Robin Wight, the chairman of WCRS, is at the centre of a
controversy over the expected appointment of his agency to Land Rover’s
pounds 6.5 million advertising account. Rumours of the win, which began
to circulate last week, have led to criticism of Wight’s position as a
consultant to Rover’s board.
Wight has been a special adviser on advertising and brand development
for Rover for nearly two years. As such, he has had access to the
strategic and creative thinking of its two roster agencies, Ammirati
Puris Lintas, which handles Rover cars, and Bates Dorland, the incumbent
on Land Rover.
Graham Hinton, chairman of Dorlands, confirmed his agency had been
dropped by Rover after eight years on the Land Rover account. He added:
’I’m not aware the appointment has been made. If it has, then there may
have been a conflict of interest.’
Cracks had begun to appear in the relationship in recent months,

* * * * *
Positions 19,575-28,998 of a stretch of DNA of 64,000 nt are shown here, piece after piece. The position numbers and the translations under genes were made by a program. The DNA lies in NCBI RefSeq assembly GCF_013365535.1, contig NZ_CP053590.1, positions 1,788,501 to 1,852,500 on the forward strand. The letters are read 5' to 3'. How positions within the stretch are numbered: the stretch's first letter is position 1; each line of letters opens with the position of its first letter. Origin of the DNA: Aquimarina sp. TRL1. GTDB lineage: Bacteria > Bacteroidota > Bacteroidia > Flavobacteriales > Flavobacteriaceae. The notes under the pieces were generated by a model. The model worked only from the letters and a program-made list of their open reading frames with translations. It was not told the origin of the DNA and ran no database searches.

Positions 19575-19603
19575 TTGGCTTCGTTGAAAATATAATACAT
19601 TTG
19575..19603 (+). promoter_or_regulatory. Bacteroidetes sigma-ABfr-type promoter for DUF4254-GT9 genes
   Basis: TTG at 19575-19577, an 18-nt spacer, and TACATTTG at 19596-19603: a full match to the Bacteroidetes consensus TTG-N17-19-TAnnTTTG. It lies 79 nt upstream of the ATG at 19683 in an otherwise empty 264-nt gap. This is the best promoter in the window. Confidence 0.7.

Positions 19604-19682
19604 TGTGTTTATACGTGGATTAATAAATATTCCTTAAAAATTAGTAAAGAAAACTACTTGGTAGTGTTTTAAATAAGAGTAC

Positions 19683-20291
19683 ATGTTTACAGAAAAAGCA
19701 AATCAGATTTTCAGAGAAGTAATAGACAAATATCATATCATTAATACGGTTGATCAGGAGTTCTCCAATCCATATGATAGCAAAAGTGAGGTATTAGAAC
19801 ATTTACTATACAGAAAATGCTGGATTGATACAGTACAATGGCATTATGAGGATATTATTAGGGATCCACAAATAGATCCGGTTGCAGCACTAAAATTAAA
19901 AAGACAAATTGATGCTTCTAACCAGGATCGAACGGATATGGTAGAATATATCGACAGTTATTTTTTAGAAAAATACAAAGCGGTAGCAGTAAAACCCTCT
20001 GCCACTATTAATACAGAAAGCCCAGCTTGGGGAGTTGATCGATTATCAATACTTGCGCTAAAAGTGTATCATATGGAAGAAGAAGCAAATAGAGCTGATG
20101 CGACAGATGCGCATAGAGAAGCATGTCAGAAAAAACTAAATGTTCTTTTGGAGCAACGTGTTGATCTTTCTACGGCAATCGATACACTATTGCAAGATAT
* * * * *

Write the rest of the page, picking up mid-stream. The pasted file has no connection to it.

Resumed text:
following creative differences on last autumn’s campaign and
disagreements about the departure of Tony Taylor, who headed the
business at Dorlands (Campaign, 16 August 1996).
Wight refused to comment on the future of the account, but said that he
was as surprised as Dorlands when he heard it was moving.
He added: ’Ever since I was appointed by Rover to advise the board on
advertising issues, I’ve been trying to help the existing agencies. Both
the direction of the new Land Rover advertising and some other specific
content was suggested by myself as part of this process.’
Wight is very close to BMW, which bought the Rover Group in 1994, and
WCRS has handled BMW’s advertising for 15 years. All three senior
managers involved in taking advertising decisions at Rover are former
BMW men who have worked with WCRS before.
For Dorlands, it is the second bitter blow dealt in recent years by the
motor group. Dorlands lost Rover cars in 1992 after its managing
director left to start up his own agency, Kevin Morley Marketing, and
took the business with him.